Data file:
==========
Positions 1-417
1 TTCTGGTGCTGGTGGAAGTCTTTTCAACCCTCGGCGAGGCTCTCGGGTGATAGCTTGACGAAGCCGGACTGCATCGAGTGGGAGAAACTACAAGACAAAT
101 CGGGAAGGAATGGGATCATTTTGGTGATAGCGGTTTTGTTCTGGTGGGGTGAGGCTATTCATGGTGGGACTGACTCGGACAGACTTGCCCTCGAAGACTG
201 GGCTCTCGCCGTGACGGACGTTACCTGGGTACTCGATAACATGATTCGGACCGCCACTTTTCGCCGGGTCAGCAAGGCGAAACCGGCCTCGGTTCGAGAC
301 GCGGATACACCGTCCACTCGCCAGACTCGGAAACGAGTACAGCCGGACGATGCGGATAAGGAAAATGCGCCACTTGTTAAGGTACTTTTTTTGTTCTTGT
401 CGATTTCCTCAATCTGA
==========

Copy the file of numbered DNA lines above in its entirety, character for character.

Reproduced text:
Positions 1-417
1 TTCTGGTGCTGGTGGAAGTCTTTTCAACCCTCGGCGAGGCTCTCGGGTGATAGCTTGACGAAGCCGGACTGCATCGAGTGGGAGAAACTACAAGACAAAT
101 CGGGAAGGAATGGGATCATTTTGGTGATAGCGGTTTTGTTCTGGTGGGGTGAGGCTATTCATGGTGGGACTGACTCGGACAGACTTGCCCTCGAAGACTG
201 GGCTCTCGCCGTGACGGACGTTACCTGGGTACTCGATAACATGATTCGGACCGCCACTTTTCGCCGGGTCAGCAAGGCGAAACCGGCCTCGGTTCGAGAC
301 GCGGATACACCGTCCACTCGCCAGACTCGGAAACGAGTACAGCCGGACGATGCGGATAAGGAAAATGCGCCACTTGTTAAGGTACTTTTTTTGTTCTTGT
401 CGATTTCCTCAATCTGA